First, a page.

Even the biggest names in fashion routinely sneak a peek at the competition, but no one has pirated designs with more panache—or more unblushing persistence—than Jack Mulqueen, 38. “He didn’t get the name ‘Fast Jack’ for nothing,” observes Saks’ corporate fashion director Ellen Saltzman, who buys more of Mulqueen’s elegant but comparatively inexpensive knockoffs than any other retailer. “He seems to copy collections before they are created.”
Is Mulqueen embarrassed by his reputation for larceny? Far from it. “I copy only shining stars like Kenzo, Ungaro, Yves Saint Laurent, Claude Montana and Giorgio Armani,” he boasts. And his copying is completely legal. Sometimes, though, Fast Jack slows down long enough to lure certain designers into a licensing agreement under the Mulqueen label. “But if they aren’t interested,” says Mulqueen with a shrug, “we copy them anyway and save paying them the up-to-five-percent royalty. They would be smart to cooperate.” Among those who do are Mary McFadden, Zandra Rhodes and Valentino, all of whom now design dresses and blouses under Mulqueen’s label—most priced below $200. “My customers are used to paying $2,500 per gown,” says McFadden. “They are thrilled that I design a lower-priced line of silk crepe de chine dresses. You could say I knock myself off.”
Yet such aboveboard licensing arrangements account for only 40 percent of the $225 million Mulqueen expects to gross this year. The bulk of his business comes from knocking off the cream of couture without bothering to ask permission. Each morning at his three-story headquarters in the heart of New York’s garment district, Fast Jack and his team of 17 little known designers scour the pages of Women’s Wear Daily for photographs of the latest $2,000 to $10,000 creations from the fashion runways of Manhattan, Milan and Paris.
In one day, 20 styles can be copied. Patterns are drawn, cut, graded and duplicated, and then sent to South Korea, where 22,000 factory workers spin the designs into sensuous silk dresses, blouses and suits. Within 10 days, 50,000 garments can be shipped anywhere in the world. “We sit here with our magnifying glasses, copy like mad and screw up the whole system,” gloats Mulqueen. “Nothing gives me more pleasure than seeing 5,000 American department stores get European designs before the Europeans do.” Says James Brady, former publisher of Women’s Wear Daily: “He’s no Saint Laurent, but Jack does more with less than anyone else. He markets the ideas of others brilliantly.”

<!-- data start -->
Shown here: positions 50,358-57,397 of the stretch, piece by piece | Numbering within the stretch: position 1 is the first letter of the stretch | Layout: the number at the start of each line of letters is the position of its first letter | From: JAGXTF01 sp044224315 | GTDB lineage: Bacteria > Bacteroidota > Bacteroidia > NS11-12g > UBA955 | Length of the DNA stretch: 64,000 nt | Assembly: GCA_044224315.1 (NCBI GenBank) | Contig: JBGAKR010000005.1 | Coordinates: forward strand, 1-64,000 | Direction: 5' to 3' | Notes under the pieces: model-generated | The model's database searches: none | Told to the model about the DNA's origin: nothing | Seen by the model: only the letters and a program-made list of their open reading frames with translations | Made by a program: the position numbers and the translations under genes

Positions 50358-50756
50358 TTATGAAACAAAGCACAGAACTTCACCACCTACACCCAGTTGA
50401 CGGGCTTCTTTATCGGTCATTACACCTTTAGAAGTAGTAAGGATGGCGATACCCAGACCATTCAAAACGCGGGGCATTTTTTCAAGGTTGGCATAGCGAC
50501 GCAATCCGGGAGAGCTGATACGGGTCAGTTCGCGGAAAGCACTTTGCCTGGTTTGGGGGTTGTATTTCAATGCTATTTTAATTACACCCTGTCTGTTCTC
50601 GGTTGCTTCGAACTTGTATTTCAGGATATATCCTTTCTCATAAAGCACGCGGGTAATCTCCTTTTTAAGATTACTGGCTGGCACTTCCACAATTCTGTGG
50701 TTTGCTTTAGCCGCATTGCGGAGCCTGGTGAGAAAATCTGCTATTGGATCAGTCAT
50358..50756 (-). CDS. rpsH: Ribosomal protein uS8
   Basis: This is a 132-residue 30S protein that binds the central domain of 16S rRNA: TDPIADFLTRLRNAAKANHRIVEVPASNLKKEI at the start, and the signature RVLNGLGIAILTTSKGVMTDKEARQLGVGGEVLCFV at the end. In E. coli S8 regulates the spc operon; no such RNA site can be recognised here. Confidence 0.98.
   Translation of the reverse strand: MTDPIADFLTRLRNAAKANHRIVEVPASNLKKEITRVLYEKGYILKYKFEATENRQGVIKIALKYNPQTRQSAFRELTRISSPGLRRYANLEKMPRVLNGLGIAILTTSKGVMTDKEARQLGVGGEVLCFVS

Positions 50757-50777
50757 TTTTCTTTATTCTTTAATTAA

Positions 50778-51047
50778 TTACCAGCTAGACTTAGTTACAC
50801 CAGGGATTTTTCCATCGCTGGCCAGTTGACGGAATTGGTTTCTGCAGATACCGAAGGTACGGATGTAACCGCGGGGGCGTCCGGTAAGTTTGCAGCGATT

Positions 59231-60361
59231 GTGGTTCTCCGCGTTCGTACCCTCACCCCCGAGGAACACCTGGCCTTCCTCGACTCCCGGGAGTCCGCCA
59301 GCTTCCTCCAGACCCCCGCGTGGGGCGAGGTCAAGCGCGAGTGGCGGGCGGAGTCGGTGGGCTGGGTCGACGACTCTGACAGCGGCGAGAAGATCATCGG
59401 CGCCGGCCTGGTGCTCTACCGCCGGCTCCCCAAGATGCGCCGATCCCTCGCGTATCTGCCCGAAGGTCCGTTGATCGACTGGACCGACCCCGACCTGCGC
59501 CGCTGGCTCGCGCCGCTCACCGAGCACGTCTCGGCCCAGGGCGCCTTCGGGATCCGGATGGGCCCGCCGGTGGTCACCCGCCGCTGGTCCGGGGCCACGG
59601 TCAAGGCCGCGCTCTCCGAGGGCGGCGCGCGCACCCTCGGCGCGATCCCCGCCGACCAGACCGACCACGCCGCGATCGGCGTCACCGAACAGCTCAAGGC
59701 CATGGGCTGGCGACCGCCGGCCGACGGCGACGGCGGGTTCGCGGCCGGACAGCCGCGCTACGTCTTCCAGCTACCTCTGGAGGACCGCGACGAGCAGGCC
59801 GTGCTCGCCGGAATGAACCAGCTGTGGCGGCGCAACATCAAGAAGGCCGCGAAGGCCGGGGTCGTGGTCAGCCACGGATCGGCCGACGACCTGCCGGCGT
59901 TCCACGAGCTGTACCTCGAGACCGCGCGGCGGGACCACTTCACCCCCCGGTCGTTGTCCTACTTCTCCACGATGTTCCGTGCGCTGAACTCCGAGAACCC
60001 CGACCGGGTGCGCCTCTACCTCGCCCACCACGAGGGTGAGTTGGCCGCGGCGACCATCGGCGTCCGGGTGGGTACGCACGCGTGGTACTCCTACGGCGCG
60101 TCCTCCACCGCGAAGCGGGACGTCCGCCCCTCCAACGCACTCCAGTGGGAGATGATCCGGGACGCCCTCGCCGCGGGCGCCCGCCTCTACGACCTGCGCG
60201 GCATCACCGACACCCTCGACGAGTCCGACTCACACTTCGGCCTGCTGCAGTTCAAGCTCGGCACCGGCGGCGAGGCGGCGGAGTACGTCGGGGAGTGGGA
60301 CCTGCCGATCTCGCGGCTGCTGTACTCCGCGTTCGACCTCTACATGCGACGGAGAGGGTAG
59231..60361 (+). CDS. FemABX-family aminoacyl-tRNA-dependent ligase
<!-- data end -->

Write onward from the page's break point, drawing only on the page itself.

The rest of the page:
Although he numbers Faye Dunaway, Meryl Streep, Olivia Newton-John and Barbara Sinatra (“She buys right off the rack in my showroom”) among his customers, Mulqueen sells primarily to young working women who cannot afford $4,000 for a Valentino original but will plunk down $150 for a nearly identical Mulqueen. Often, Mulqueen’s copies are interspersed on retailers’ racks with the real thing. “His dresses would be a lot less interesting,” says Bloomingdale’s president Marvin Traub, “if we didn’t also carry the designer originals.”
Not surprisingly, Armani and Saint Laurent are less than enthusiastic about helping to make Mulqueen’s knockoffs “interesting.” “Copies are a form of flattery,” grumbles Armani, “but his quality is never as good. He’s a high-class thief—he knows just what to steal.” Saint Laurent’s confidant and business partner, Pierre Bergé, concurs. “If America had laws to protect artists like Yves,” he snaps, “Mulqueen would be in jail.”
A native New Yorker, John Anthony Patrick Mulqueen, whose father owned a trucking company, began wheeling and dealing when he left Fordham University 20 years ago to sell BVD hosiery on the road. Later he helped create such off-the-rack lines as Jones New York, Jaeger and Dana Côte d’Azur. By 1977 he saw that the price of silk was rising 25 percent a year and became part owner of Kosilk of Korea, the free world’s largest producer of the material.
With sales doubling every year since, Mulqueen’s partnership with Kosilk is thriving, unlike his marriage: He and wife Patricia are splitting after 15 years. Until their divorce becomes final, however, the Mulqueens continue to live at opposite ends of a sprawling Sutton Place co-op. Aside from his 14-year-old equestrienne daughter, Whitney, whom he has presented with four jumping horses, Mulqueen’s only remaining attachments are to hard work and high-priced amusements. He drives a $115,000 Ferrari Boxer and a $110,000 silver Rolls-Royce, and is negotiating to buy a Canadair Challenger aircraft for $7.5 million. He gambles in Monte Carlo, shops on Savile Row and dines at Maxim’s. “I’m more extreme than most,” Fast Jack concedes, “but like I tell Whitney about her horses: If you come in second, you might as well come in last.”